The Almighty was now pleased to make another trial, and to send his servant Moses to apprize the haughty and perfidious tyrant of his intentions. The message he delivered to Moses was prefaced by his reasons (as, indeed, he had done before) why he permitted Pharaoh to continue in his obstinacy; the substance of which, together with the message itself, was to this effect: “I have,” says he, “ hardened Pharaoh's heart, and the hearts of his servants, that I may show these my wonders before them, and that thou mayest tell, in the hearing of thy sons, and the Israelites to succeeding generations, what prodigies I have wrought in Egypt, that ye may all know that I am the Lord, the Almighty Jehovah. Wherefore, go to Pharaoh, and tell him, Thus saith the Lord God of the Hebrews, Why dost thou persist in thy obstinacy? Let my people go, that they may serve me, or I will bring the locusis into thy land to-morrow, which shall come in such swarms, as to cover the surface of the earth, and devour all the products of it that have escaped the former plagues. And this shall prove such a plagne as none of thy predecessors ever saw.”.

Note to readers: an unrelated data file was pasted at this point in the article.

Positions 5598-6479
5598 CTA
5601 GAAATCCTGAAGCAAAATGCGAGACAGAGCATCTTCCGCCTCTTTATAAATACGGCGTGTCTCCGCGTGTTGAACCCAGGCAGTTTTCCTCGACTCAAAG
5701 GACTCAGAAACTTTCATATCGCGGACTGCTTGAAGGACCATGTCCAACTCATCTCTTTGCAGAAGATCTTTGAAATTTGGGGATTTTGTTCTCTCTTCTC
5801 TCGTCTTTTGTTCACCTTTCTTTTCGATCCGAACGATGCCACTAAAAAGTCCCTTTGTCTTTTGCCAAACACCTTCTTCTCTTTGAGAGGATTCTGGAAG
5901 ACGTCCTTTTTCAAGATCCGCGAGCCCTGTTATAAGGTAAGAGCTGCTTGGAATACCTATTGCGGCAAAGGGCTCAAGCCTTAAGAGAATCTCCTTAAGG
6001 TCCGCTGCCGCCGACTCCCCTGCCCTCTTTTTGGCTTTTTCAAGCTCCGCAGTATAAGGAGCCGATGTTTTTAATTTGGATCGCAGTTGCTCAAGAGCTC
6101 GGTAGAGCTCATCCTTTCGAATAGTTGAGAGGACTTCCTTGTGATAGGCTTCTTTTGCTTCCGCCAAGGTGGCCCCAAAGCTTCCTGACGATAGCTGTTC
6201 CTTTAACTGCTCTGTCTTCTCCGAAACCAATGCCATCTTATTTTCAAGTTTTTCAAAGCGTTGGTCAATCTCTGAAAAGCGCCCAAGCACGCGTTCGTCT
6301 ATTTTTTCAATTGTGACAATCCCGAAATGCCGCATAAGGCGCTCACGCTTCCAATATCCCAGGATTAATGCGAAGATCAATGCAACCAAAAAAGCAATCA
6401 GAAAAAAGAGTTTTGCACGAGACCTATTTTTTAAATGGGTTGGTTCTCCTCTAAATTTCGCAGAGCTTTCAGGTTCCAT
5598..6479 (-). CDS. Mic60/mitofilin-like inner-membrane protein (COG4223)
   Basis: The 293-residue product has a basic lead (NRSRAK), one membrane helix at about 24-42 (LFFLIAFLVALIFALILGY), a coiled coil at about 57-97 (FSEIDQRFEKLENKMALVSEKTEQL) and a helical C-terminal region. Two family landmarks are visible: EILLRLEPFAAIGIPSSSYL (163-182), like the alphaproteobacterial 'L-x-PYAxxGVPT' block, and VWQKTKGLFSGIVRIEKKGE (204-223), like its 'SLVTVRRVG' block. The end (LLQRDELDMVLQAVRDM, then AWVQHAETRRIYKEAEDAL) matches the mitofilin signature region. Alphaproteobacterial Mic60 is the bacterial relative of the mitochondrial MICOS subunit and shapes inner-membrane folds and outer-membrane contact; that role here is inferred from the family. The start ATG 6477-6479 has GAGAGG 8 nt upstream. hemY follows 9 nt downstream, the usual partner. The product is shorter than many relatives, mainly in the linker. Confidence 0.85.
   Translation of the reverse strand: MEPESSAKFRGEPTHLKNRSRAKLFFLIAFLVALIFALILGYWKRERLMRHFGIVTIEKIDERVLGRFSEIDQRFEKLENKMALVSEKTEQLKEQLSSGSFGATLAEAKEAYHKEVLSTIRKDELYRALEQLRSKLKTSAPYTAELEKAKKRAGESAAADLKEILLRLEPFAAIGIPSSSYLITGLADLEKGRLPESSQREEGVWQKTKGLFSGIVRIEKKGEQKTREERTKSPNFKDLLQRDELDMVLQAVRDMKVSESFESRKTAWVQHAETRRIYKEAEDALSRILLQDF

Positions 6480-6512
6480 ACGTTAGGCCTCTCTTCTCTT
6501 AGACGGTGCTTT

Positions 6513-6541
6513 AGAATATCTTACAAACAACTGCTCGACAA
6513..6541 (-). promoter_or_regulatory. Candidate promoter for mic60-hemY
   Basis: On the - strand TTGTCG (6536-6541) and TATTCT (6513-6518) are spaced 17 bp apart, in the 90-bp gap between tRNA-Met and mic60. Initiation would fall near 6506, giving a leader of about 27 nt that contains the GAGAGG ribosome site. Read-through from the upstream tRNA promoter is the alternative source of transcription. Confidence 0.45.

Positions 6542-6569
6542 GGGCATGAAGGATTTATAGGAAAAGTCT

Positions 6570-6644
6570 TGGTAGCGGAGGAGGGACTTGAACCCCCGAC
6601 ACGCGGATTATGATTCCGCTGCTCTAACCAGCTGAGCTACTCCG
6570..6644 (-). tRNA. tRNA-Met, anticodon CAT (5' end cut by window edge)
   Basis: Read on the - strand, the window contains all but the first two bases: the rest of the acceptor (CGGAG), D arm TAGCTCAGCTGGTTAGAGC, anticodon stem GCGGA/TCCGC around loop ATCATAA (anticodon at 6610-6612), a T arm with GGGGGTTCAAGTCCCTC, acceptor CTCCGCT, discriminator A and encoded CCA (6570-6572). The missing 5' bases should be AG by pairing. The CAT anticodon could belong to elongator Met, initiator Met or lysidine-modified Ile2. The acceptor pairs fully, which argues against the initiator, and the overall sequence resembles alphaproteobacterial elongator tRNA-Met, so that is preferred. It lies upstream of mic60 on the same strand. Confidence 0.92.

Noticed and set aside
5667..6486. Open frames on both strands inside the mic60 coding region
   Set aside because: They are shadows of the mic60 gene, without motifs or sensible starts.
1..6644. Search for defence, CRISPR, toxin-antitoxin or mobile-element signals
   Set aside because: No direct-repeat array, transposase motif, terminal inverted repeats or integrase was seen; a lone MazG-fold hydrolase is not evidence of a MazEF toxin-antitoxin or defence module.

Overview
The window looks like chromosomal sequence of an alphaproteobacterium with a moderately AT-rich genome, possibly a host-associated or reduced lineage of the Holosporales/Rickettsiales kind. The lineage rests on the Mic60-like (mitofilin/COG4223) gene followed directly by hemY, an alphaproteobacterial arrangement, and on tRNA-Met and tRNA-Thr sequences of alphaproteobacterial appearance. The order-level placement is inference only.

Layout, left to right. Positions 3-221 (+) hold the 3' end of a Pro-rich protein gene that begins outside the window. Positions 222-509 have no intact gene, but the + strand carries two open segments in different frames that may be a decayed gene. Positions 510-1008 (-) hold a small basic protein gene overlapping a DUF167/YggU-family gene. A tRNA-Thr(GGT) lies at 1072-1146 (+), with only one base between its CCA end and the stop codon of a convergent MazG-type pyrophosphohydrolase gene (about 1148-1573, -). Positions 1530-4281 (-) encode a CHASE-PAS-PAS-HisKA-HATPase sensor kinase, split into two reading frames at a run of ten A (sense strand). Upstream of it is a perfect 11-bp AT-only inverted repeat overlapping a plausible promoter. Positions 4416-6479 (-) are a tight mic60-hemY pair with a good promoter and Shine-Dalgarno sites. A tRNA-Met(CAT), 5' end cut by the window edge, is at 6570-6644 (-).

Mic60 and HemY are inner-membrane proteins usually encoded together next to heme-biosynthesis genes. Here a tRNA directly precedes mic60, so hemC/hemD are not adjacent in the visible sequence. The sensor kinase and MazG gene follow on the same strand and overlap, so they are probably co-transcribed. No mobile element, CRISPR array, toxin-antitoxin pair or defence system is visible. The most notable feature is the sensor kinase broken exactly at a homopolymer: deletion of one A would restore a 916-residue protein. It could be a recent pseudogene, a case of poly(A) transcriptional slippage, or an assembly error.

This message Moses carefully delivered to Pharaoh in the presence of his nobles, and, not receiving any answer to it, he retired. As soon as he was gone, Pharaoh's courtiers, suill sensibly impressed with the late calamities, and fearful that he was about to call down more plagues upon them, very roughly accosted their king, desiring him to let the Israelites go and serve their God, lest, for his obstinacy, not only limself, but also the whole people of his kingdom, should be totally destroyed.